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WebGL: Interacting with browser scripting
Cursor locking and full-screen mode in WebGL
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Using WebGL Templates

When you build a WebGL project, Unity embeds the player in an HTML page so that it can be played in the browser. The default page is a simple white page with a loading bar on a grey canvas. Alternatively, you can select a minimal template (with only the necessary boilerplate code to run the WebGL content) in the Player Settings inspector (menu: Edit > Project Settings > Player).

The built-in HTML pages are fine for testing and demonstrating a minimal player but for production purposes, it is often desirable to see the player hosted in the page where it will eventually be deployed. For example, if the Unity content interacts with other elements in the page via the external call interface then it must be tested with a page that provides those interacting elements. Unity allows you to supply your own pages to host the player by using WebGL templates.

Structure of a WebGL Template

Custom templates are added to a project by creating a folder called “WebGLTemplates” in the Assets folder - the templates themselves are sub-folders within this folder. Each template folder contains an index.html file along with any other resources the page needs, such as images or stylesheets.

Once created, the template will appear among the options on the Player Settings inspector. (the name of the template will be the same as its folder). Optionally, the folder can contain a file named thumbnail.png, which should have dimensions of 128x128 pixels. The thumbnail image will be displayed in the inspector to hint at what the finished page will look like.

The html file needs to contain at least the following elements:

  • Script tag for the Unity WebGL loader: <script src="%UNITY_WEBGL_LOADER_URL%"></script>

  • Script for instantiating the game: <script> var gameInstance = UnityLoader.instantiate("gameContainer", "%UNITY_WEBGL_BUILD_URL%");</script>

  • A <div> tag, which id is used in the instantiation function. The contents of this div will be replaced with the game instance.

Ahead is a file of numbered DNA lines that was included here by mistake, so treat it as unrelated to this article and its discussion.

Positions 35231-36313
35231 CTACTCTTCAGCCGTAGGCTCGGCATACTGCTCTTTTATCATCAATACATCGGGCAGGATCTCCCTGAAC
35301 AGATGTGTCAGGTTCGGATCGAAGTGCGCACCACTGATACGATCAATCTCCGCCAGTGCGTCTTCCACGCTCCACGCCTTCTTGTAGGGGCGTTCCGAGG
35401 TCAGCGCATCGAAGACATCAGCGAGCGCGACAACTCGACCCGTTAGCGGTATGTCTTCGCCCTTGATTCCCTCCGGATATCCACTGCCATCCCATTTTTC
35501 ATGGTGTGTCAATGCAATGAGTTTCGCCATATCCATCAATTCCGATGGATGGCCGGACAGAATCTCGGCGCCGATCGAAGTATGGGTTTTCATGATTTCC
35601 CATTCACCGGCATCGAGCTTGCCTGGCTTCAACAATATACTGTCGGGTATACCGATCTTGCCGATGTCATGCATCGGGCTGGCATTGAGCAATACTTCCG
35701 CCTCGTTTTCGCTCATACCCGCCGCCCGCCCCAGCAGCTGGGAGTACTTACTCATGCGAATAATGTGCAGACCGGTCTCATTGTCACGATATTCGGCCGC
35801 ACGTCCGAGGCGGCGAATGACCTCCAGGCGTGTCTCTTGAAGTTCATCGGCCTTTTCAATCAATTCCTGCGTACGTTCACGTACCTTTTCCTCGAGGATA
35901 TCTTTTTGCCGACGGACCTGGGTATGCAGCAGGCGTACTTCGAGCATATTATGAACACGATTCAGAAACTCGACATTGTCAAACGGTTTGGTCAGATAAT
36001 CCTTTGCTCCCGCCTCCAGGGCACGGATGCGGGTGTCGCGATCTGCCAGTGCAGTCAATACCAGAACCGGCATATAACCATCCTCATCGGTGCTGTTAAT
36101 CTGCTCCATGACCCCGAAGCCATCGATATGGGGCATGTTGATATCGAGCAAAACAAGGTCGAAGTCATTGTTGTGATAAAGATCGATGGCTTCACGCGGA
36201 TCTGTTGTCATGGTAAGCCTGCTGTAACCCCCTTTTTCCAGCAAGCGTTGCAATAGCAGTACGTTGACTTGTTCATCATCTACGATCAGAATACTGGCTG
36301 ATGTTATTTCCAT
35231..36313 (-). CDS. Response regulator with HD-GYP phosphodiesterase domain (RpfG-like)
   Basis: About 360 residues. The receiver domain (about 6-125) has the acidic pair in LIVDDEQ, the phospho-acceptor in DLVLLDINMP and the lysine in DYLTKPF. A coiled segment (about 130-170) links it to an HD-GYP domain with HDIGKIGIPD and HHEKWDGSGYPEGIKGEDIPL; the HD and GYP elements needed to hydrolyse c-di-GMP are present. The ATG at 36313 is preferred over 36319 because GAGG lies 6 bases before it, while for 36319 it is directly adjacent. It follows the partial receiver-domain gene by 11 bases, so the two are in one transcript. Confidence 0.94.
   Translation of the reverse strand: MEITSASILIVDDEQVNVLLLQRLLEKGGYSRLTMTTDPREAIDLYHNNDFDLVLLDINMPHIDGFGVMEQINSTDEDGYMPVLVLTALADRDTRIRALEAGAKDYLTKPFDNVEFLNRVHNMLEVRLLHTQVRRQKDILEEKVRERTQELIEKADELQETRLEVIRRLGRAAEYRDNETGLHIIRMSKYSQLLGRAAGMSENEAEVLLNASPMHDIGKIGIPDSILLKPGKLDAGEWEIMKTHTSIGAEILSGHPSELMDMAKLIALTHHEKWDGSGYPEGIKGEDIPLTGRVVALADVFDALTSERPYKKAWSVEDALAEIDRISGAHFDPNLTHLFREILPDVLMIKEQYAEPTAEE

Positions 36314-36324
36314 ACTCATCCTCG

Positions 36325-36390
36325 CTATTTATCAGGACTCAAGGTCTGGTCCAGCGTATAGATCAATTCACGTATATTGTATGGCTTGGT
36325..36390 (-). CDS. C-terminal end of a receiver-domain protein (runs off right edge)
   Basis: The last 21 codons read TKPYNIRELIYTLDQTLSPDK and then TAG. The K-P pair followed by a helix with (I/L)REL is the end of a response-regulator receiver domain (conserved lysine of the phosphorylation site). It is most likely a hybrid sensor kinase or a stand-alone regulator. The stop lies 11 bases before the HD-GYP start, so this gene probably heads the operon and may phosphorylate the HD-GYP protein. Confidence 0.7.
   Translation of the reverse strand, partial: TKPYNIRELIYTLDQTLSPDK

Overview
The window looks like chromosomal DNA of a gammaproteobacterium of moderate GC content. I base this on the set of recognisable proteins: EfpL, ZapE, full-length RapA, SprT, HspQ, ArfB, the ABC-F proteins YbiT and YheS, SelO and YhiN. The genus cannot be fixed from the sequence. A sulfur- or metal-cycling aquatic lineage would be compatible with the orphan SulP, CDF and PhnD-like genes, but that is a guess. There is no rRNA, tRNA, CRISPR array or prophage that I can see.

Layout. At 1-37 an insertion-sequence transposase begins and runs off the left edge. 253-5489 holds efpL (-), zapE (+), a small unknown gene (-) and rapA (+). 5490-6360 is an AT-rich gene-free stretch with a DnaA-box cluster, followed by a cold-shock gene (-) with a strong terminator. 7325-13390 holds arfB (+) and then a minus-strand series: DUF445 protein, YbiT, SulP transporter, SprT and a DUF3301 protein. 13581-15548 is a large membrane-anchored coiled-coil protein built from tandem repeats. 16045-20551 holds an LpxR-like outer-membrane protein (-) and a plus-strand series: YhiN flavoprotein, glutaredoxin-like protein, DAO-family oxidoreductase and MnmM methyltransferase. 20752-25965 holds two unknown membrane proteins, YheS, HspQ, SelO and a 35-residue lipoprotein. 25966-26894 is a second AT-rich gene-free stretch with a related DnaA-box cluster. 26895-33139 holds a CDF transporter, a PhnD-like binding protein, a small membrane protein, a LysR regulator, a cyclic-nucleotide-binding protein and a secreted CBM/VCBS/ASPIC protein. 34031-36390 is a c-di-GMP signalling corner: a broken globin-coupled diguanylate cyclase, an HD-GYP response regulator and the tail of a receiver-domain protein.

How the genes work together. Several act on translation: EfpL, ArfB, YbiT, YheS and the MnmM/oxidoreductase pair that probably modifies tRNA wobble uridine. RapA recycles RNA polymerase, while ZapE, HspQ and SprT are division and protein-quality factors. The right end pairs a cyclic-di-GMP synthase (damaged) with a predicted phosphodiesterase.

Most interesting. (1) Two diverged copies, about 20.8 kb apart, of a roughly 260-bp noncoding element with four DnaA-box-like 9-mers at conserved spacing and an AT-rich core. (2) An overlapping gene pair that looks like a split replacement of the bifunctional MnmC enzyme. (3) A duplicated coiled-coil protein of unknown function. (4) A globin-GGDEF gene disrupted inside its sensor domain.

UnityLoader.instantiate(container, url, override)

UnityLoader.instantiate is responsible for creating a new instance of your content.

  • container can be either a DOM element (normally a <div> element) or an id of a DOM element. If the DOM element is provided, then the game will be instantiated immediately. If an id of a DOM element is provided, then the game will be instantiated after the whole document is parsed (which means you can provide an id of a DOM element which has not yet been created at the time of UnityLoader.instantiate() call).

  • url specifies the address of the json file, which contains information about the build (you may use the %UNITY_WEBGL_BUILD_URL% variable which will be automatically resolved at build time).

  • override is an optional parameter which can be used to override the default properties of the game instance. For example you can override onProgress and popup function, as those are properties of the game instance. Note that Module is a property of the game instance as well, so the properties of the Module can be overridden at instantiation time. Consider the following example:

UnityLoader.instantiate("MyContainer", “build/MyBuild.json”, {
    onProgress: MyProgressFunction,
    Module: {
        TOTAL_MEMORY: 268435456,
        onRuntimeInitialized: MyInitializationCallbackFunction,

Template tags

During the build process, Unity looks for special tag strings in the page text and replaces them with values supplied by the Editor. These include the name, onscreen dimensions and other useful information about the player.